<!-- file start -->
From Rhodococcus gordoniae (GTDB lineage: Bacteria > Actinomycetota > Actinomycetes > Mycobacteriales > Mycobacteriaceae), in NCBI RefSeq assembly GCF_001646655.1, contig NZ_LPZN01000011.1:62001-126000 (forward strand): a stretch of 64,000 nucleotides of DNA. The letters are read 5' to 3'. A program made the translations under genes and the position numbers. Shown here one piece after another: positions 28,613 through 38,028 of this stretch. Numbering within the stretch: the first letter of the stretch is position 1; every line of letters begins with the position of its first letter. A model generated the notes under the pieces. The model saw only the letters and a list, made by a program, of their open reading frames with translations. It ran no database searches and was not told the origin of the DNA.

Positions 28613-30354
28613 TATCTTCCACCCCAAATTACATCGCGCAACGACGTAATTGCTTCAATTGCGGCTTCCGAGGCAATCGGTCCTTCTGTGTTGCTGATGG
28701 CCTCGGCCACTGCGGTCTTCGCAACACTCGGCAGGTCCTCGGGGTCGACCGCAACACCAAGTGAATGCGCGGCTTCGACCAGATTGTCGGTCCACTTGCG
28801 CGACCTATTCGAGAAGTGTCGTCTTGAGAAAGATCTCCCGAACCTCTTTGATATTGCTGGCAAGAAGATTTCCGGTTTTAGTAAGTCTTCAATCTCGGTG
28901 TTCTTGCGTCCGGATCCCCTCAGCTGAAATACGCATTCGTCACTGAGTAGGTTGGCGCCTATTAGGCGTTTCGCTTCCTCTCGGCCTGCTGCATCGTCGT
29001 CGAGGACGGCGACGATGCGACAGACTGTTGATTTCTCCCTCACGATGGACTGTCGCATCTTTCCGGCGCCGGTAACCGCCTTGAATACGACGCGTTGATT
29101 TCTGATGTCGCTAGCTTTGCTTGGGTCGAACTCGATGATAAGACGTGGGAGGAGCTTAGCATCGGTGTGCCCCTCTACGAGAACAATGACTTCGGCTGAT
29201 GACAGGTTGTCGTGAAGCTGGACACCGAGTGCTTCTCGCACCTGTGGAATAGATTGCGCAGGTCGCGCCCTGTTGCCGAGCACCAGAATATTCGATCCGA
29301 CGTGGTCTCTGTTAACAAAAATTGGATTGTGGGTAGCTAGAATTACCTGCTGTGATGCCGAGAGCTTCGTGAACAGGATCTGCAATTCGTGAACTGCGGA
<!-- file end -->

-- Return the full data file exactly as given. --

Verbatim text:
From Rhodococcus gordoniae (GTDB lineage: Bacteria > Actinomycetota > Actinomycetes > Mycobacteriales > Mycobacteriaceae), in NCBI RefSeq assembly GCF_001646655.1, contig NZ_LPZN01000011.1:62001-126000 (forward strand): a stretch of 64,000 nucleotides of DNA. The letters are read 5' to 3'. A program made the translations under genes and the position numbers. Shown here one piece after another: positions 28,613 through 38,028 of this stretch. Numbering within the stretch: the first letter of the stretch is position 1; every line of letters begins with the position of its first letter. A model generated the notes under the pieces. The model saw only the letters and a list, made by a program, of their open reading frames with translations. It ran no database searches and was not told the origin of the DNA.

Positions 28613-30354
28613 TATCTTCCACCCCAAATTACATCGCGCAACGACGTAATTGCTTCAATTGCGGCTTCCGAGGCAATCGGTCCTTCTGTGTTGCTGATGG
28701 CCTCGGCCACTGCGGTCTTCGCAACACTCGGCAGGTCCTCGGGGTCGACCGCAACACCAAGTGAATGCGCGGCTTCGACCAGATTGTCGGTCCACTTGCG
28801 CGACCTATTCGAGAAGTGTCGTCTTGAGAAAGATCTCCCGAACCTCTTTGATATTGCTGGCAAGAAGATTTCCGGTTTTAGTAAGTCTTCAATCTCGGTG
28901 TTCTTGCGTCCGGATCCCCTCAGCTGAAATACGCATTCGTCACTGAGTAGGTTGGCGCCTATTAGGCGTTTCGCTTCCTCTCGGCCTGCTGCATCGTCGT
29001 CGAGGACGGCGACGATGCGACAGACTGTTGATTTCTCCCTCACGATGGACTGTCGCATCTTTCCGGCGCCGGTAACCGCCTTGAATACGACGCGTTGATT
29101 TCTGATGTCGCTAGCTTTGCTTGGGTCGAACTCGATGATAAGACGTGGGAGGAGCTTAGCATCGGTGTGCCCCTCTACGAGAACAATGACTTCGGCTGAT
29201 GACAGGTTGTCGTGAAGCTGGACACCGAGTGCTTCTCGCACCTGTGGAATAGATTGCGCAGGTCGCGCCCTGTTGCCGAGCACCAGAATATTCGATCCGA
29301 CGTGGTCTCTGTTAACAAAAATTGGATTGTGGGTAGCTAGAATTACCTGCTGTGATGCCGAGAGCTTCGTGAACAGGATCTGCAATTCGTGAACTGCGGA